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"Sweet Suite Summer" package at Portland's Iconic Heathman Hotel

Jun 23, 2017
Portland’s iconic Heathman Hotel is inviting travelers to skip the line at the city’s hottest ice cream shop, Salt & Straw, and save on suite accommodations with the “Sweet Suite Summer” package

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Cruising old-fashioned: An Atlantic Crossing on the Queen Mary 2


Ready to sail the Atlantic from Southhampton to New York

Ready to sail the Atlantic from Southhampton to New York

By Eileen Ogintz

ABOARD THE QUEEN MARY 2 ON AN ATLANTIC CROSSING — Line dancing? Or a lecture about Churchill offered by a renowned British Journalist?

Maybe a visit to the only Planetarium at Sea, a fitness seminar, a work out, a spa treatment or perhaps just relaxing with a book in the sunshine?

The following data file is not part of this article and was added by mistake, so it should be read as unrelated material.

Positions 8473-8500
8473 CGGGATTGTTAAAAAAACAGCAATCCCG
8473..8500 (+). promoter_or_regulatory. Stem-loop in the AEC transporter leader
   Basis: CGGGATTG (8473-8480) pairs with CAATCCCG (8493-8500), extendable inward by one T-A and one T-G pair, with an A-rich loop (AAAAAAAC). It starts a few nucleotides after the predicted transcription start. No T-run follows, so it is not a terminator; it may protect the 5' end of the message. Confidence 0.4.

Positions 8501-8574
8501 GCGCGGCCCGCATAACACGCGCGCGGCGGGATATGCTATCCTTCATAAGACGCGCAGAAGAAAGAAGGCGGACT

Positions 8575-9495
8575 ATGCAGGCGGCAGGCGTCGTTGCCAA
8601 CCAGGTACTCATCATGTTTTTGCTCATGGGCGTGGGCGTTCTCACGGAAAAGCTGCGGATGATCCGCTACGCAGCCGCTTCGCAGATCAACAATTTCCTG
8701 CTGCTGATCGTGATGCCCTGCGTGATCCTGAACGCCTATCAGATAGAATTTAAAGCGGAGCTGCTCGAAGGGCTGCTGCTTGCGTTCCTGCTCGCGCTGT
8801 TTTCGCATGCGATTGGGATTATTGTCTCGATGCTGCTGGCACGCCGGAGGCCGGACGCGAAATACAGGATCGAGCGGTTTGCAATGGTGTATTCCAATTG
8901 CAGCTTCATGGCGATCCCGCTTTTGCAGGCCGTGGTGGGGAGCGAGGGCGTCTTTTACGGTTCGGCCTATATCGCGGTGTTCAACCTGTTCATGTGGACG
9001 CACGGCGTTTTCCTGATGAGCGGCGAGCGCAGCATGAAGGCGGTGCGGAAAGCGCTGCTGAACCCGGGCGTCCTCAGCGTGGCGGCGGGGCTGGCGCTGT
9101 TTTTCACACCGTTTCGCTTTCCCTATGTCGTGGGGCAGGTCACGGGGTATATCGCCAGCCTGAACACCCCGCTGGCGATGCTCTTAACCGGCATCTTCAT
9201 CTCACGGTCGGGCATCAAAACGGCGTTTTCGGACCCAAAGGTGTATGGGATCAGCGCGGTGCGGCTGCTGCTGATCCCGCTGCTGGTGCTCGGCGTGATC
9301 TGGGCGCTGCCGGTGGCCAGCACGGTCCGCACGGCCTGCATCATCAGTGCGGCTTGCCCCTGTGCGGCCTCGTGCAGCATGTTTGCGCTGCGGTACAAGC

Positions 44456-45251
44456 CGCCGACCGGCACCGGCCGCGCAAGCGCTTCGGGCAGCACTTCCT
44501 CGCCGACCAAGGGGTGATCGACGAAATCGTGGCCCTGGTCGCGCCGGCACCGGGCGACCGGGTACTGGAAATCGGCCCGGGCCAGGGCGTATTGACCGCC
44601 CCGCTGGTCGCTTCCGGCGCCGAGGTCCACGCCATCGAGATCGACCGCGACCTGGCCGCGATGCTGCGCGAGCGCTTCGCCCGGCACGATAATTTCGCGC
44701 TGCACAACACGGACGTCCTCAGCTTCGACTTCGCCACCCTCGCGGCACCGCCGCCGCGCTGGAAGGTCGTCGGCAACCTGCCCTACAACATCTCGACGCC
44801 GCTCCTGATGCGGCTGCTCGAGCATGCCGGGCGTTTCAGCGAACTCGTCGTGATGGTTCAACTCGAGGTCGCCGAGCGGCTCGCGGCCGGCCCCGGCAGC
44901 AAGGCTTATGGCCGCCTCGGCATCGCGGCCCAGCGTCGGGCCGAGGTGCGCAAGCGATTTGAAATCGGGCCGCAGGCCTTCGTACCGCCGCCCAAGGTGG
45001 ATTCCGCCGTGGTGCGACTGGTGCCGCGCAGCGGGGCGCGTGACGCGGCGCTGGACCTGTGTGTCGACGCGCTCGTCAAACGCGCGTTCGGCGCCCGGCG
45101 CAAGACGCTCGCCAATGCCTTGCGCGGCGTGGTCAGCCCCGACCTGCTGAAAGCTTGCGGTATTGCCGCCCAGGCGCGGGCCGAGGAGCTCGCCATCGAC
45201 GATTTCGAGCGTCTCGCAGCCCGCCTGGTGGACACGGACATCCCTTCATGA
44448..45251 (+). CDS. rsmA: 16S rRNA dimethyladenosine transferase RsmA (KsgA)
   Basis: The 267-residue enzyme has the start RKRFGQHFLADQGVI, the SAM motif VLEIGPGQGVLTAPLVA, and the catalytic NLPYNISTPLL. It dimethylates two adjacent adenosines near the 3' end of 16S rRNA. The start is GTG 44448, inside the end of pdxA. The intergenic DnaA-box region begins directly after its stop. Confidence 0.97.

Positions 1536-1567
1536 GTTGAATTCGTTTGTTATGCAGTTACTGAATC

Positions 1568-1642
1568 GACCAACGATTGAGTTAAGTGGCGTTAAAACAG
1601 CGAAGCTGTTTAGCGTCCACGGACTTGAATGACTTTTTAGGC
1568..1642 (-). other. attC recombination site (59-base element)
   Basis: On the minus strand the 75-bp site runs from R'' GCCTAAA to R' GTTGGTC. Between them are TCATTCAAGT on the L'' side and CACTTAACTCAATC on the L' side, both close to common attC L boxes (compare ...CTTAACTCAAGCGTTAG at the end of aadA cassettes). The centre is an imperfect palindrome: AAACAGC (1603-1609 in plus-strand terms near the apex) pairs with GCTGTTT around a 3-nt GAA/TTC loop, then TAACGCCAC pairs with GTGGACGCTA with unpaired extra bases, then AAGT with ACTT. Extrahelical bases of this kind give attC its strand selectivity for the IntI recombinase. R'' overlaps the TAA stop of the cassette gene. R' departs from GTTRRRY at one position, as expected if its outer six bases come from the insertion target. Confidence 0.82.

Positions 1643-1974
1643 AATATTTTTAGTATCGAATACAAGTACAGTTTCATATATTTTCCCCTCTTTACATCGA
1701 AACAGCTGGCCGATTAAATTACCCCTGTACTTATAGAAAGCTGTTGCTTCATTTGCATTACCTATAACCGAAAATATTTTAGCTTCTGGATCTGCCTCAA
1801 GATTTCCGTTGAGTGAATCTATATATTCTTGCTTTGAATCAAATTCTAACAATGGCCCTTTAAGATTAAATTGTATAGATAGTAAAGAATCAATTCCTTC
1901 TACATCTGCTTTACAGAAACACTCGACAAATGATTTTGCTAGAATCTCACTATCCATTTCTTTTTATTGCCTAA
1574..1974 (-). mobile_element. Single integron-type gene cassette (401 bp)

Welcome aboard Cunard’s flagship Queen Mary 2 as she takes a week to sail the Atlantic from Southampton to New York. “It’s nostalgia really—how you should cross the Atlantic,” suggested Katherine Bowyer, on board—and on her first cruise–with her husband John, who said it took him ten years to convince her to try a cruise.

Other cruises, the couple, who live near Cambridge, England, suggested, are like “buses at sea, going from port to port.”  This is different, with the chance to relax.  “Everyone is always in a rush,” said Katherine Bowyer, as we waited for Sir Max Hastings to deliver his first lecture of the voyage. “We all lead very busy lives.  This is a chance to reconnect and spend time together.”

This ship is the only liner offering regularly scheduled transatlantic crossings between New York and Southampton as well as cruises to the Caribbean, Mediterranean, New England and Canada. There are just under 3,000 guests and there are some four legged ones as well as this ship offers the only kennel at sea.

The Queen Mary 2 is pooch friendly - kennels aboard

The Queen Mary 2 is pooch friendly – kennels aboard